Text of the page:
March 16 2020 11:45 AM

Selz-Pralle Dairy talks about managing their high production herd.

The world’s top milk production cow, Selz-Pralle Aftershock 3918, is just one of the 450 registered Holsteins at her central Wisconsin dairy. She quietly made an impressive 79,170 pounds of milk, 3,094 pounds of fat, and 2,393 pounds of protein while living with herdmates like a “regular” cow. In fact, late in lactation when her owners realized her production record was going to be “something special,” Scott Pralle decided to put her in a pen with half as many cows, but her production dropped. It appears she likes competition! So, she went back to her pen with 90 other cows and to her favorite freestall.

While the Pralles are proud of 3918’s record, she is just one of many hard-working cows on their operation. Selz-Pralle Dairy’s goal is to create a stress-free environment for all their cows so their genetics can excel. Dairy producers Scott Pralle and Pam Selz-Pralle spoke about their management in the March Hoard’s Dairyman webinar, “The world record milk cow: she’s just one of the herd.” They shared some of their management objectives and benchmarks, addressing the herd health, milk quality, and nutrition that helps them maintain a 30,000-pound herd average. The webinar was sponsored by Trioliet.

They pay attention to cow comfort and added amenities when determined to be profitable. Cows are housed in sand-bedded freestalls and 32 additional fans were added a few years back to improve air movement. Feed is pushed to the cows every two hours for optimal feed intake. The ration details are listed in the presentation.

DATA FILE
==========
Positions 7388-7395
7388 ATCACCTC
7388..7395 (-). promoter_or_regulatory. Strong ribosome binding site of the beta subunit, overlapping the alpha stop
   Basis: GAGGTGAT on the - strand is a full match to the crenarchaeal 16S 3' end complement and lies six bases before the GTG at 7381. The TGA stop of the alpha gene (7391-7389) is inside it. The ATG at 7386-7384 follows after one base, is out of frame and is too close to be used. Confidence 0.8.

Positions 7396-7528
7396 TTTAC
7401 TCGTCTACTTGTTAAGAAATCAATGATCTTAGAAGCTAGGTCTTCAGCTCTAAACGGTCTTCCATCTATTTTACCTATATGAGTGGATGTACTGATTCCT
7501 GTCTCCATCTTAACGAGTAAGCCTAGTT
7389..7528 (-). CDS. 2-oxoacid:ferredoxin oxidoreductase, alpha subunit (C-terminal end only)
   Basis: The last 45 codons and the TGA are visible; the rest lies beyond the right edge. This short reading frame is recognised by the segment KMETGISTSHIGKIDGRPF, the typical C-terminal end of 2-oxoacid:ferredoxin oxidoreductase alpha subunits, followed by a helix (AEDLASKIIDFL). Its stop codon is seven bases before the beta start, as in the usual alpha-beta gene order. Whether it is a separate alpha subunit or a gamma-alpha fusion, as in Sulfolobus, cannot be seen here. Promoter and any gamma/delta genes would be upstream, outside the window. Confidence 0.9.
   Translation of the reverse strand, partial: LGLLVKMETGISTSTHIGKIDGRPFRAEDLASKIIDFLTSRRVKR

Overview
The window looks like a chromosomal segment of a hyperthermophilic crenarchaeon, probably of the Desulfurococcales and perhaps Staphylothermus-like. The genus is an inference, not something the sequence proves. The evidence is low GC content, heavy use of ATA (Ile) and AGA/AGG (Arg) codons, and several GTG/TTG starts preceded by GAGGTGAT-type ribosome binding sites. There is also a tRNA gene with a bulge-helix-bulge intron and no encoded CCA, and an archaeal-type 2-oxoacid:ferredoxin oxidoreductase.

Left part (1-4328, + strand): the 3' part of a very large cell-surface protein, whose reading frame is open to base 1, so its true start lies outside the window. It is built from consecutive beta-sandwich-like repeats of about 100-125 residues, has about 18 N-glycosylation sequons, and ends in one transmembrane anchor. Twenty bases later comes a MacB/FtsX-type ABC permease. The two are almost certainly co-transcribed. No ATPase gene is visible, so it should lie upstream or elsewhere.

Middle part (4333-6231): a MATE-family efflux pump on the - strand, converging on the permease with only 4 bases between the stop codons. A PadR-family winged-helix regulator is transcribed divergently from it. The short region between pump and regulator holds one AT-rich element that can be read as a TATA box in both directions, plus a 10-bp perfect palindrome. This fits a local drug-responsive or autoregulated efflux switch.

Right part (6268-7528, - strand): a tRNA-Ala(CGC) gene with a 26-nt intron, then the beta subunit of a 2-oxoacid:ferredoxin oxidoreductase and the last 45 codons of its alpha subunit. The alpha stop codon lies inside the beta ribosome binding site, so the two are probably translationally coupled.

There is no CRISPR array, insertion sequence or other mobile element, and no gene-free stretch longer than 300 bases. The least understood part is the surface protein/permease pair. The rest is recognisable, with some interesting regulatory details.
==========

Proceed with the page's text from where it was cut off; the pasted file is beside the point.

There are very few transition cow issues in the herd. The Pralles credit some of this to feeding baleage in the transition period. Pam feels this gets a solid rumen mat formed for optimal rumen health and transition to high milk production. Scott added that their herd as a whole peaks later in lactation than typical herds. They also stated that the production curve in their herd is less of a peak, and more of a flat curve. This might be another reason for the minimal cases of transition cow diseases – the high demand for milk production is postponed a few months, making it less abrupt.

The ideal goal is to prevent illness rather than treat it. They believe their success is due to attention to detail and listening to their cows. They have activity collars on all cows and they are firm believers in the technology. The Pralle team is able to detect a health issue several days before physical signs appear due to the rumination patterns. They also don’t take short cuts and have surrounded themselves with a team of employees who believes in the same philosophy of cow comfort . . . every day.

As far as genetics, cows are bred to handle the facilities. To compete for feed at the bunk cows need strong front ends and sound feet and legs. Udder depth is a criteria because udders are to be carried above the hock and away from manure. They focus on using proven bulls from established cow families and are not focused on genomics.

Their first-lactation cows are milking 95 to 100 pounds, second-lactation cows are at 125 pounds, and mature cows are averaging 135 pounds per day. Pam expects production to increase a few more pounds as the heifers that are being raised in their new calf barn (with improved ventilation) will enter the milking string with ability to reach their full potential. She talks about their new hybrid calf barn and answers questions about calf rearing at the end of the presentation.

Join us next month

University of Illinois’ Mike Hutjens will present “An update on feed additives with a B vitamin focus” on Monday, April 13, at noon (Central time).

The discussion will include economic considerations, evaluation strategies, and transition cow benefits. Additionally, biotin, rumen-protected choline, rumen-protected niacin, and blended rumen-protected commercial blends will be covered. Register here.

Patti Hurtgen

The author is the online media manager and is responsible for the website, webinars, and social media. A graduate of Modesto Junior College and Fresno State, she was raised on a California dairy and frequently blogs on youth programs and consumer issues.